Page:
The Chinese strategist and philosopher Sun Tzu wrote in The Art of War that 'If you know others and know yourself you will win a hundred battles.' Which is obviously good advice but finding out about the 'others' is not straightforward. What if they don't want to talk and share their secrets with you?
Much of the debate about the interrogation of suspects in America's War on Terror has been about whether the methods used, such as waterboarding, could be described as torture. In this programme, Julian Putkowski sets aside all moral questions and instead thinks about efficiency. What is the most effective way to extract high quality information out of the enemy - the 'other'? If we are civil to our captives might we get them to cooperate? Could we get as much - or even more - information in exchange for a lot less pain?
Julian's unlikely role model is the Master Interrogator of the Luftwaffe Hanns Scharff. He gently extracted information from downed US fighter pilots by being friendly and never appearing to show interest when a new piece of the mosaic fell into place. Scharff summed it up as 'a display of information and persuasion appealing to common sense'.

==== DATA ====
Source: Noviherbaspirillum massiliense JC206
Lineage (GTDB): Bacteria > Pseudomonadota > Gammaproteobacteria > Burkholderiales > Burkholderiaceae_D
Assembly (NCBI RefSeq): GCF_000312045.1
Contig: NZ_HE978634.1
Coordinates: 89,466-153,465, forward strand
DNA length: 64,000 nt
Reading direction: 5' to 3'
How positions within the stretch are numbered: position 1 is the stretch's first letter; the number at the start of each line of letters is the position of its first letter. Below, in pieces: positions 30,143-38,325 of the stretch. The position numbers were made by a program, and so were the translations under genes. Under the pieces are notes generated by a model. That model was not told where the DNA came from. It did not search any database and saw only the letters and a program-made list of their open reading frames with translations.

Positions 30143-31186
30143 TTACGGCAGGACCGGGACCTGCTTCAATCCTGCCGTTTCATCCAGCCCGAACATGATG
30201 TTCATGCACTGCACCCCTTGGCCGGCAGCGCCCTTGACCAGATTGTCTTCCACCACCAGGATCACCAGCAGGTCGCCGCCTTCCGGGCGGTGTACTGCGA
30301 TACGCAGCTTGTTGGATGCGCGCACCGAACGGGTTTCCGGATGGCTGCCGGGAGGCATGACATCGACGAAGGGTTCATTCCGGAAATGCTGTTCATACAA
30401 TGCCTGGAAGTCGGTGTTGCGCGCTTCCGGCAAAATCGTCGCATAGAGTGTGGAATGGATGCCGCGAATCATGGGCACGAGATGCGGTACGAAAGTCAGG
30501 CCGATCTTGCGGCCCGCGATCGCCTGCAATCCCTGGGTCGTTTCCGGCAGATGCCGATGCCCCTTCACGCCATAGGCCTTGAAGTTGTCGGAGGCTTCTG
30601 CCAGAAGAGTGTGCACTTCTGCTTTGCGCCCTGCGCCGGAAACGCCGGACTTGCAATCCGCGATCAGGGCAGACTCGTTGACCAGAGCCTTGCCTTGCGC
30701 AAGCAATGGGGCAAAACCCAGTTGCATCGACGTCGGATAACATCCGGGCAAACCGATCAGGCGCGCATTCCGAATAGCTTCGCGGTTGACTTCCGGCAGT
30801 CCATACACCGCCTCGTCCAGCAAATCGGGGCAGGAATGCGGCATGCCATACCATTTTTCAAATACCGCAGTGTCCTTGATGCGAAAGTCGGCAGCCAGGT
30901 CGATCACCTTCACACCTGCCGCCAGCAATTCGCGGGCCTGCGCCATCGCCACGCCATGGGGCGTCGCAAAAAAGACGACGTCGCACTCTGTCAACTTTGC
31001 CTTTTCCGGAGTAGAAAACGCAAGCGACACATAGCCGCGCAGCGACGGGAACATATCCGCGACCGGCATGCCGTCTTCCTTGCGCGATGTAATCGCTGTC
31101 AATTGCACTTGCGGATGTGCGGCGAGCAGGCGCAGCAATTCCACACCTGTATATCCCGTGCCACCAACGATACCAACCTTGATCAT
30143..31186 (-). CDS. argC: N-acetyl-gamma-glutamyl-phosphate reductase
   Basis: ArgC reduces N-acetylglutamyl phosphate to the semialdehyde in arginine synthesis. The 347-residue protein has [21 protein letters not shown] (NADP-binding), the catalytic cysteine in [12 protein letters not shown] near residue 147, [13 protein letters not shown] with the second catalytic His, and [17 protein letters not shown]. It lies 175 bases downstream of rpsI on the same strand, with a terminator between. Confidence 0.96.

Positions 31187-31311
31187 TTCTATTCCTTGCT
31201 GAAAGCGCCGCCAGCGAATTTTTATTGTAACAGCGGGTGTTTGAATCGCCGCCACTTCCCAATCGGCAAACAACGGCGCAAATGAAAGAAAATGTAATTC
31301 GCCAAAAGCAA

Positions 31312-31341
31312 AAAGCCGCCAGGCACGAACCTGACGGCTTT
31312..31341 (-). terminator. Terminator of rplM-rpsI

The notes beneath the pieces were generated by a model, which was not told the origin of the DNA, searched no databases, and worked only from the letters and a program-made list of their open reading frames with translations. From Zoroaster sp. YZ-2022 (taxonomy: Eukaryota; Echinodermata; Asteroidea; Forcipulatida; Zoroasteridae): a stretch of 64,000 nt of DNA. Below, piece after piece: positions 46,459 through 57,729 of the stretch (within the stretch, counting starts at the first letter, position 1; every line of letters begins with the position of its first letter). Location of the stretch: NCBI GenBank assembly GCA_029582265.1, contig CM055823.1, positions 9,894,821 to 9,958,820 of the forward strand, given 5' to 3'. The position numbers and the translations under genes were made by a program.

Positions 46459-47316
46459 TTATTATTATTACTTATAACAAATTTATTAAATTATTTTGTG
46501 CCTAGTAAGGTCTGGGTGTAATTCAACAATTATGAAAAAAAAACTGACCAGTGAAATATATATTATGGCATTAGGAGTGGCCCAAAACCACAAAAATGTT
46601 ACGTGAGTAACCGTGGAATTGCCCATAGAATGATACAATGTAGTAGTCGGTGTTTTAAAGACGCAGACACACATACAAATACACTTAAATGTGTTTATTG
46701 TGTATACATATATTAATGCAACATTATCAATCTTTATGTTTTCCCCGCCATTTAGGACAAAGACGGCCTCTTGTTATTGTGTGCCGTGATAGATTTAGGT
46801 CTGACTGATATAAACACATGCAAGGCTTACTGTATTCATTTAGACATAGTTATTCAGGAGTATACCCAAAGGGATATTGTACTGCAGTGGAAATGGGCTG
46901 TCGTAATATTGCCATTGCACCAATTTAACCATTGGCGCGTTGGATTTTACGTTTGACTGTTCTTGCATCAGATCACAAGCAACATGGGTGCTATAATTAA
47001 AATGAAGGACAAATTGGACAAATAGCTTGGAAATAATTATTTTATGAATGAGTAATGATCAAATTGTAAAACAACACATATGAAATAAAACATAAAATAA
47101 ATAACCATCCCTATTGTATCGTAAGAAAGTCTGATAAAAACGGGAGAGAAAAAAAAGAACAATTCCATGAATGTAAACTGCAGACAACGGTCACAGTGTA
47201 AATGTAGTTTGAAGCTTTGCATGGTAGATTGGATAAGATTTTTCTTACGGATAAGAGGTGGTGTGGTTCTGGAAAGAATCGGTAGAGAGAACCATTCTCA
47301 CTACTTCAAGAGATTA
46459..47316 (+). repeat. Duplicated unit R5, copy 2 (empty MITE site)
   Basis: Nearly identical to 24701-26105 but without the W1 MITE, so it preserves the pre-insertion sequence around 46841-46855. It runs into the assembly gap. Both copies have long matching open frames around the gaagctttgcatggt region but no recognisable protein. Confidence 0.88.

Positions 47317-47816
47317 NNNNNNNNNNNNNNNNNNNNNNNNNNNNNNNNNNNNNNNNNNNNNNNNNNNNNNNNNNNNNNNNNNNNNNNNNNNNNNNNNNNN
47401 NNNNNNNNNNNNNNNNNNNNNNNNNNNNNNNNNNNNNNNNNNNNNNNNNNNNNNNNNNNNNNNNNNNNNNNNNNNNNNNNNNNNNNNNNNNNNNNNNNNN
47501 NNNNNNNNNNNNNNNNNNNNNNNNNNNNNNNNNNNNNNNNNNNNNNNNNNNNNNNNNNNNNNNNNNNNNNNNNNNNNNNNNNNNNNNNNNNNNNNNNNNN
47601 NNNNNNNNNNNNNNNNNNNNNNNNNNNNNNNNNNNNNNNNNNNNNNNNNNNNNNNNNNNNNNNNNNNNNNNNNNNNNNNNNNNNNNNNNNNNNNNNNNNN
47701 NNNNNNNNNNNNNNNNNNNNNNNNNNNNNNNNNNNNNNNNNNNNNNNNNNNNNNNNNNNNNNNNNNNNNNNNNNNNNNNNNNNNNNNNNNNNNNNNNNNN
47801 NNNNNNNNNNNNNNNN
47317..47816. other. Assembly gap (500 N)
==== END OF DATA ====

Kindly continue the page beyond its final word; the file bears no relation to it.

Dr Gavin Oxburgh, at the University of Teeside who is an international expert on police questioning.
Ali Soufan, an FBI special agent, interrogator at Guantanamo Bay and author of 'The Black Banners.'
Claudius Scharff, Hanns' son, who tells us about how his dad took POWs for trips to the zoo and shows us a fascinating 'visitor's book' Hanns asked the downed pilots to sign.
The programme also includes extracts from lectures by Hanns Scharff to US pilots in California in the 1970's.
Producer: Matt Thompson
A Rockethouse production for BBC Radio 4.